6 ENGAGING PARENTS AND COMMUNITY MEMBERS IN THE PLANNING PROCESS The local control aspect of LCFF does not mean that the district alone is responsible for making these changes. The new funding formula presents many opportunities for you to get involved. In particular, parents should be engaged in the development of Local Control and Accountability Plans (LCAP). And, districts must create parent advisory committees and English learner parent advisory committees if they do not already have them. Here s what you need to know about the plans and the process. Local Control and Accountability Plans: How They Are Created and Debated District drafts a plan District responds in writing to feedback from the parent advisory committees District presents proposed plan to parent advisory committee and English learner parent advisory committee for feedback District asks public for written feedback District asks for comments at a public hearing District consults with school employees, parents, and students School board adopts plan in another public hearing 8 THE EDUCATION TRUST WEST

7 Local Control and Accountability Plans: What They Must Include EACH DISTRICT AND EACH SCHOOL MUST HAVE: Goals Actions Related budget FOR EACH MAJOR STUDENT GROUP: Each race/ethnicity Low-income students English learners Students with disabilities Foster youth ACROSS 8 PRIORITY AREAS: 1 Student achievement 2 Student engagement 3 Other student outcomes 4 School climate 5 Parental engagement 6 Basic services 7 Implementation of standards 8 Access to courses A NEW 3-YEAR PLAN MUST BE ADOPTED BY JULY 1, THE DISTRICT MUST REVIEW PROGRESS AND MAKE UPDATES ANNUALLY. CALIFORNIA S NEW SCHOOL FUNDING FORMULA 7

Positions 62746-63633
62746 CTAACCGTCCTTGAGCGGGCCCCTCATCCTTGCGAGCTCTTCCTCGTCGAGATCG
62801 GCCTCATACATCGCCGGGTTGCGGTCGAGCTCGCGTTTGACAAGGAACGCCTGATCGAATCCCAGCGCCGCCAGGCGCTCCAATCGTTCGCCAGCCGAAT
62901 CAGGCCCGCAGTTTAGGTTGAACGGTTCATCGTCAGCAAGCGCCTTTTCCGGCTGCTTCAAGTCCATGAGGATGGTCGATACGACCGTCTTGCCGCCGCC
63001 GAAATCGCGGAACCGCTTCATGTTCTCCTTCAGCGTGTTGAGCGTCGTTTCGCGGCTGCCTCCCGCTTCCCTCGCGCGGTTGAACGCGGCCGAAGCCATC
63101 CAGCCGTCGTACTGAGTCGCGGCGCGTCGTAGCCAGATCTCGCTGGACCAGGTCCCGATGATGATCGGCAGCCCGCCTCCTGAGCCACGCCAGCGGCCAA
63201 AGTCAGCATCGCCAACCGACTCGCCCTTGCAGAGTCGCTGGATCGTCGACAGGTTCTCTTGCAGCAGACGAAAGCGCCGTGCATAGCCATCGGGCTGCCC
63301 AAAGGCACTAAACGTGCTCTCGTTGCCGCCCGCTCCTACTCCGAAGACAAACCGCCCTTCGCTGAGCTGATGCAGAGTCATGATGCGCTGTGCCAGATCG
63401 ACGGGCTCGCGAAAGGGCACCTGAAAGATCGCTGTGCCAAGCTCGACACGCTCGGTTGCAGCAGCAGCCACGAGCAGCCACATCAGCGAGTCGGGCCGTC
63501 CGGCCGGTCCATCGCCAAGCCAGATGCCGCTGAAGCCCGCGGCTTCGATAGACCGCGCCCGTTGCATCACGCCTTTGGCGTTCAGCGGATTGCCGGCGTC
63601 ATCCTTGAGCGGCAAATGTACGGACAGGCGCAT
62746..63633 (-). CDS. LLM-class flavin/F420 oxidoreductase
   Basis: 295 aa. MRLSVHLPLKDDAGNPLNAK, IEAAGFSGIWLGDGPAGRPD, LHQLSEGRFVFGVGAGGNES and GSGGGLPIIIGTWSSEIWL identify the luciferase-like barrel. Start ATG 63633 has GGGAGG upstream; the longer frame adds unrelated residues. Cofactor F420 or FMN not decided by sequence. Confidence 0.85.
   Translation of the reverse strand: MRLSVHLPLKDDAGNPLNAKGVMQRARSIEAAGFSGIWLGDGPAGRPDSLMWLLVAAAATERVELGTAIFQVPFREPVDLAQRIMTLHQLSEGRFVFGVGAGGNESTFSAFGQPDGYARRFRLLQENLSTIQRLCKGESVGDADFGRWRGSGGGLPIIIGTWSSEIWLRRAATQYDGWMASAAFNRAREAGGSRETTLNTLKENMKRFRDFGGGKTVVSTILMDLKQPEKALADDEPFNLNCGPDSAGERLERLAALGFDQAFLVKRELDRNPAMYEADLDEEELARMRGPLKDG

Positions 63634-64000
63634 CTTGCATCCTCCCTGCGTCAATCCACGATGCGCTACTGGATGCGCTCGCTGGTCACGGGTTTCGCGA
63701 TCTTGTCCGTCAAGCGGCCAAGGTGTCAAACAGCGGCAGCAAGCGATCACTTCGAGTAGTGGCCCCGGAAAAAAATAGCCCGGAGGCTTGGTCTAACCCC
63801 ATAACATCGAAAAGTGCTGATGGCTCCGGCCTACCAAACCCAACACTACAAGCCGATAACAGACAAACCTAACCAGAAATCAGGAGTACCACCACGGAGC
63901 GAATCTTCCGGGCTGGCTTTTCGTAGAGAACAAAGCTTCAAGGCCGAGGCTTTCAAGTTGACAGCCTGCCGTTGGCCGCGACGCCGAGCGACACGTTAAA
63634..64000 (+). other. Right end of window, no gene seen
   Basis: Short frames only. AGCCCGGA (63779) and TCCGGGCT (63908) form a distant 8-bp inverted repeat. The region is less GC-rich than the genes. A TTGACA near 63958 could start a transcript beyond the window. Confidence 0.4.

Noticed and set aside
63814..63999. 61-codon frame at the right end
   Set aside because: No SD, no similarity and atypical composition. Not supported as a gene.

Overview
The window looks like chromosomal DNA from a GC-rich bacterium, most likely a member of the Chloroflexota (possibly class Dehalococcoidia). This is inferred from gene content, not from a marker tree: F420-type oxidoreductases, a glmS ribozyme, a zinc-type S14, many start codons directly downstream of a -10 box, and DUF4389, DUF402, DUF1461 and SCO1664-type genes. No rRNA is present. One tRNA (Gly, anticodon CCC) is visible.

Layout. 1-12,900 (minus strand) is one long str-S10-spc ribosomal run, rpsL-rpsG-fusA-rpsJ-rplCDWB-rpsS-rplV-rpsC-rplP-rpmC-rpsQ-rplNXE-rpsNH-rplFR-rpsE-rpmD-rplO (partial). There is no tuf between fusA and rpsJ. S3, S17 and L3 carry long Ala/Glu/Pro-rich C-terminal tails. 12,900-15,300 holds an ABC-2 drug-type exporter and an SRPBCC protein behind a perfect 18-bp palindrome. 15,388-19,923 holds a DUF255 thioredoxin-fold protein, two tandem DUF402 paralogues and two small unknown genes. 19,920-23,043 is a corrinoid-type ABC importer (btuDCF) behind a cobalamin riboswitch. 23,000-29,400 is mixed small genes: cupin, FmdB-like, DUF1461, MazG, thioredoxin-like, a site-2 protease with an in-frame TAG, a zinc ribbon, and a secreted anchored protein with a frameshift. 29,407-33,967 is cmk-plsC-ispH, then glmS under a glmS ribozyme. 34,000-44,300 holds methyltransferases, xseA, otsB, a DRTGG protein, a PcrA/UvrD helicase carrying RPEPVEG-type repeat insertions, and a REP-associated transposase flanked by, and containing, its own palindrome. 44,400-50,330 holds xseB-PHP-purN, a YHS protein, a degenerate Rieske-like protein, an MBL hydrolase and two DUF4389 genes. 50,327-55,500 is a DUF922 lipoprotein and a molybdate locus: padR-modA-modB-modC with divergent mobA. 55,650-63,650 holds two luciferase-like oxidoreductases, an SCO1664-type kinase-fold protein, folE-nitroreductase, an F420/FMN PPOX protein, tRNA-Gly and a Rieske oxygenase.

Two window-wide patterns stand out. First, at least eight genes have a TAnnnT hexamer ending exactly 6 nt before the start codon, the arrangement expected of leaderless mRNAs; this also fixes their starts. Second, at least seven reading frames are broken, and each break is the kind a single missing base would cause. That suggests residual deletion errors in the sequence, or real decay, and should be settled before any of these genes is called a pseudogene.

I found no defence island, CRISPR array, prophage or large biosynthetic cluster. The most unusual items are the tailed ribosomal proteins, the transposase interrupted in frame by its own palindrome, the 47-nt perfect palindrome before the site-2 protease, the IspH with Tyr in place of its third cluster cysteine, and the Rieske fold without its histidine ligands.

8 NOW THAT YOU KNOW MORE, HOW DO YOU GET INVOLVED? Make your voice heard! Talk to your district leaders. ASK QUESTIONS How much did the district receive in supplemental and concentration grants in , and how much will it receive over the net few years? How is the district planning to use these new funds to benefit low-income students, English learners, and foster youth? How does the district plan to involve parents and community members in LCFF? How are parent advisory committee members selected and trained, what are their roles and term limits, and how are they included as true partners in the planning process? What is the district calendar for developing its Local Control and Accountability Plan and budget, incorporating stakeholder input, and making final decisions? MAKE SUGGESTIONS AND DEMANDS Propose specific programs that you would like to see the district support with supplementary and concentration grant monies. Recommend goals, metrics, and strategies for monitoring parental engagement. Request training for community members on school district budgeting and planning. Suggest a plan for how the community will monitor the district s efforts. Fair Share LEARN MORE AND GET INVOLVED: fairshare4kids.org Tell state leaders and elected officials why community involvement in school spending decisions is so important. Ask them to host a community forum on LCFF. And find out how much funding your district will be receiving for high-need students. 10 THE EDUCATION TRUST WEST